C. H. Sinnickson, for complainants.
Norman Grey, for defendant.
MAGIE, Ch. (after stating the facts). For reasons counsel will understand, I deem it my duty to state the conclusions I have reached in this case without the delay which would be required to enable me to prepare an elaborate opinion.
When Ann Smith executed her will, in 1818, the law of this state in respect to such estates as were estates tail at common law had been declared by the provisions of the act of August 26, 1784 (Pat. Laws, p. 53), as explained by the act of March 23, 1786 (rat. Laws, p. 78). When Ann Smith died, in 1827, the acts above cited had been repealed by section 3 of "An act further regulating the descent of real estates," passed June 18, 1820 (Rev. Laws, p. 774). By section 2 of the act last mentioned, regulations as to such estates were enacted. They were in force at the death of Ann Smith. The section in question is now the eleventh section of our present statute of descents (1 Gen. St. 1195). It has been suggested in the argument that there might be a question whether the nature of the estate transmitted by the will of Ann Smith was to be discovered by the act which was in force when she executed that will, or by that in force when she died and her will took effect. This question has, however, been disposed of by the decision of the court of errors in Doty v. Teller, 54 N. J. Law, 163, 23 Atl. 944, upon a will made before the act of 1820, where the testator died after the passage of that act. It was distinctly held that the provisions of the act in force at the testator's death governed the construction and operative effect of the will. It was also thereby held that a devise such as that with which we are now dealing vested an estate for life only in the devisee named, and a fee simple in his children. It results, therefore, that, upon the death of Ann Smith, Israel took a vested estate for his life. By the express terms of the act of 1820, his wife, Lucy, acquired on her marriage an inchoate estate of dower therein. As children were born to Israel, they successively took a vested estate in fee simple in the lands in question, expectant on Israel's death, and opening to admit a like vested estate in subsequently born children. I deem it unnecessary in this cause to determine how the estate which each of such children became vested with at birth went in case of its death intestate before the death of Israel; for when the conveyance to VanMeter was made, in 1867, it cannot be doubted that the whole estate in the lands in question passed thereby to Van Meter. Israel and his wife passed by their conveyance his life estate and her inchoate dower, and any interest which Israel may have acquired by the death of any of his children prior to the birth of James D. Smith. James passed by his deed whatever interest he acquired by the will of Ann Smith, or by the death of any of the other children of Israel Smith. By the conveyances to Van Meter, therefore, the whole legal title to the lands in question became vested in him. The conveyances to Van Meter are expressly declared therein to have been made upon considerations which are valuable, and not merely nominal. Unless the case discloses that they were made without any consideration paid or received therefor, and were intended by the parties to vest the title in Van Meter not for his own benefit, but for the benefit of his grantors, they must be deemed to have passed to him complete title, which passed by his devise, and has been conveyed to complainants by his devisee. Upon this view, defendant has no estate or interest in the lands.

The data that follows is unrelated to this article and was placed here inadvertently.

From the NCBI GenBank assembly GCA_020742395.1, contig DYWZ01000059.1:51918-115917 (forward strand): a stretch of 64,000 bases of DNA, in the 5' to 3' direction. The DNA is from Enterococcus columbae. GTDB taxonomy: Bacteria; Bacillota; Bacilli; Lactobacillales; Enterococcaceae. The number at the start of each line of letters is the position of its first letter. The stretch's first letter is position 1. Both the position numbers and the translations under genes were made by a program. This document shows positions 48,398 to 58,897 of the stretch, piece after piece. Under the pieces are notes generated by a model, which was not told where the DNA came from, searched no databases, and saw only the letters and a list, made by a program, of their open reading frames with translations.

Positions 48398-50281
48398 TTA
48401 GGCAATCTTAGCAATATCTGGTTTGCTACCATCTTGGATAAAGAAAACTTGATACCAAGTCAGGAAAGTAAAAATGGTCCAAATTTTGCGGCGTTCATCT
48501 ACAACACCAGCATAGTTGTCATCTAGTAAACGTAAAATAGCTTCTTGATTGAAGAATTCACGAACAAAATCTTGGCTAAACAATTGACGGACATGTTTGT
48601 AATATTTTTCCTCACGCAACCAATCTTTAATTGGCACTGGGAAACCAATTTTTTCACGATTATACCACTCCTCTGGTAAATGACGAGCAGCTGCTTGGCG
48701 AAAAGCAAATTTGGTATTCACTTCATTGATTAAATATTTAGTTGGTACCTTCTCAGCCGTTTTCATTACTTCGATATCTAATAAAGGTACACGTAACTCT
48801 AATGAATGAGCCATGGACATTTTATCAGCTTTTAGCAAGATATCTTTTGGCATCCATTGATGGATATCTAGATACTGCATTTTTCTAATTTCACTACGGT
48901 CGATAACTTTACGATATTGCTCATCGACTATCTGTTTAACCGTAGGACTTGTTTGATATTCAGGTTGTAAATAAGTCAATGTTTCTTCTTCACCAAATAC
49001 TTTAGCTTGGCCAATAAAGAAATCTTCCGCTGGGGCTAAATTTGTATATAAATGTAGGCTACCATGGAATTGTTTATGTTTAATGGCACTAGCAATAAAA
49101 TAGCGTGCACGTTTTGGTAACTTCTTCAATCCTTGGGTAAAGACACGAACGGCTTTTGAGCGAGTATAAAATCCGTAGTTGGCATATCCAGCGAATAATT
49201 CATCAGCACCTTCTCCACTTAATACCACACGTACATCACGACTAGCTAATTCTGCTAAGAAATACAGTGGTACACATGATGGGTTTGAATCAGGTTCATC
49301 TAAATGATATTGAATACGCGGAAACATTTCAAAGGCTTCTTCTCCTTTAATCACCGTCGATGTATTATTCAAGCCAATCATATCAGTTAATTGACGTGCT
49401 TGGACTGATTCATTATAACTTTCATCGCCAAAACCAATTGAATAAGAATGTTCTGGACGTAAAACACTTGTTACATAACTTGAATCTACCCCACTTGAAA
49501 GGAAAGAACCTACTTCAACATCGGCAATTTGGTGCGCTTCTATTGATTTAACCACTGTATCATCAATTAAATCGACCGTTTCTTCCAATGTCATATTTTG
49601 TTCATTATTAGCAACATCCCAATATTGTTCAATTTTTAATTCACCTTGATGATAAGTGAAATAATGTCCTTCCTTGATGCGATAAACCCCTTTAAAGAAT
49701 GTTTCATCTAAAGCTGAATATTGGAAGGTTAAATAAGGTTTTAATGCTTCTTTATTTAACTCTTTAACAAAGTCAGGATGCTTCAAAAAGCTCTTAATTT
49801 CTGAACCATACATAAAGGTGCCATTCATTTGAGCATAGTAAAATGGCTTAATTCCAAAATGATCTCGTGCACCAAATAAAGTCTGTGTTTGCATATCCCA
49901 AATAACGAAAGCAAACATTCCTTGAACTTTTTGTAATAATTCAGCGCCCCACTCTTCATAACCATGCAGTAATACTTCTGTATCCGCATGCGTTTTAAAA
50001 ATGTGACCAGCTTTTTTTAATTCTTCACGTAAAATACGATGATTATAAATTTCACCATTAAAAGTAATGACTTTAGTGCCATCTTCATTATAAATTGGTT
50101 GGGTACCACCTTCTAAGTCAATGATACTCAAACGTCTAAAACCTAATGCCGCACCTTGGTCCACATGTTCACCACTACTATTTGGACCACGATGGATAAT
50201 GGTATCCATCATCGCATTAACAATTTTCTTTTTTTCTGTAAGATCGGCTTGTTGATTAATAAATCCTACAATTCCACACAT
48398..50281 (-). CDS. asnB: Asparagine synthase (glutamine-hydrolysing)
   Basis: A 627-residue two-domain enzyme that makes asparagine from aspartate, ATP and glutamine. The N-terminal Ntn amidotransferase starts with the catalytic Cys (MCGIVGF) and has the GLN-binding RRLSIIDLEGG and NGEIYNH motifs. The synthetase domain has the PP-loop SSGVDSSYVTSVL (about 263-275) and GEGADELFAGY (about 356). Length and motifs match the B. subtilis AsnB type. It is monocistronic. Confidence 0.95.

It is suggested that, from the proximity of the dates of the conveyances, their simultaneous execution, acknowledgment, and delivery, and the fact that neither the acknowledging officer nor the widow of Van Meter, who are the only survivors of those present at the delivery, were aware of any consideration having been passed between the parties, it should be inferred that they were made without consideration, and to convey to Van Meter a title for the benefit of the grantors, and that, since he reconveyed to them only a life estate, the reversion that remained in him was subject to a trust for the benefit of the survivor, who was James. If so, the conveyance by Van Meter's devisee to complainants, who were not purchasers for value, passed the title subject to such trust. Upon this theory, the equitable estate of James, who died intestate, is, in equity, to he deemed to have descended as a similar estate at law would do. Martling v. Martling, 55 N. J. Eq. 771, 39 Atl. 203. But it would be open to serious question whether that estate was not the very estate which came to him by devise from his great-grandmother Ann Smith, and from inheriting which the heirs of James not of her blood are by our statute excluded. 1 Gen. St. 1196, § 14. Such was the view of the courts of England in applying the common-law rule of which our statute is substantially a copy, as may be seen in the reference below made. Mr. Hargrave puts it thus: If an heir makes a feoffment limiting the use to him or his heirs, or if there was no declaration of uses, and the feoffment was not on such a consideration as to raise a use in feoffee, and consequently the use resulted to the feoffor, in either case he is in by his ancient use, and not by purchase. But the case actually before us, by the verdict upon the proofs and admissions of the parties, is different. The devisee of Van Meter, who might claim that the reversion which remained in Van Meter after the termination of the life estate created by his conveyance was his own estate, unburdened by any trust, in her conveyance to the complainants, not only admits that the conveyances to him were without actual consideration, but asserts that his conveyance to Israel, Lucy, and James was intended to convey an estate in fee to the grantees, as joint tenants, and that the word "heirs" was omitted therefrom by mere mistake. Her conveyances to complainants were made to cure that mistake. The proctors of the complainants and defendant, by a written stipulation, expressly admit that the omission of the word "heirs" from the conveyance of Van Meter was by mistake, and that the conveyance is to be read and considered here as if that word were inserted where necessary, and the deed were thereby so corrected as to pass to the grantees therein an estate in fee in joint tenancy. Upon this evidence and concession, there might be a decree for a reformation of the deed; and, although there is no specific prayer for such relief in this case, I think such a prayer may be introduced by amendment, or the relief granted under the general prayer. Coe v. Railway Co., 31 N. J. Eq. 105. Assuming the conveyance to be so reformed, it is obvious that the title which James acquired thereby upon his surviving his father and mother was a fee, which was an inheritable estate, and which upon his death descended to his heirs at law. Was the inheritance (to use the word of our statute) one which came to him by the devise of Ann Smith? If so, complainants, who are not of her blood, are excluded from inheriting. Was the inheritance one which came to James from Van Meter, being transmitted to him by the terms of the conveyance as reformed? If so, complainants, who are next in consanguinity to him, although not of the blood of Ann Smith, are not excluded from inheriting, and defendant has no estate or inheritance in the lands. The enactment of our statute, pursuing the precept and policy of the common law, justifies in applying to cases under it the doctrines of the ancient expounders of the common law. Lord Coke says: "If a man be seized of lands as heir on the part of his mother, and maketh a feofment in fee, and taketh back an estate to him and to his heires, this is a new purchase; and, if he dyeth without issue, the heires on the part of the father shall first inherit." Co. Lift. "Fee Simple," c. 1, No. 4. And Mr. Hargrave notes that this is to be understood to speak of two distinct conveyances in fee; the first passing the use as well as the possession to the feoffee, and so completely devesting the feoffor of all interest in the land, and the second regranting the estate to him. See Vin. Abr. tit, "Heir";W. Greenl. Cruise, tit. 39, c. 3, § 33; Bac. Abr. tit. "Descent," E; Price v. Langford, 1 Salk. 337; Harman v. Morgan, 7 Term R. 104. This doctrine and its application to the case in hand are not open to the criticism of the counsel of the defendant. It is true that the conveyance of James to Van Meter was without consideration, but it was made for the purpose of passing the title to Van Meter in fee, and it was good for that purpose, though voluntary. For it was part of their joint purpose that Van Meter should reconvey such title as he acquired to James. When he made such conveyance, James' title came from him by conveyance. No one was entitled to question what James did with the lands. He might convey them or devise them. His prospective or presumptive heirs at law, though of the blood of Ann Smith, had no interest in the lands; and he might at will transmute by proper conveyance the estate he had received by her devise into an estate by purchase, inheritable by his heirs generally. It results that complainants are entitled to a decree.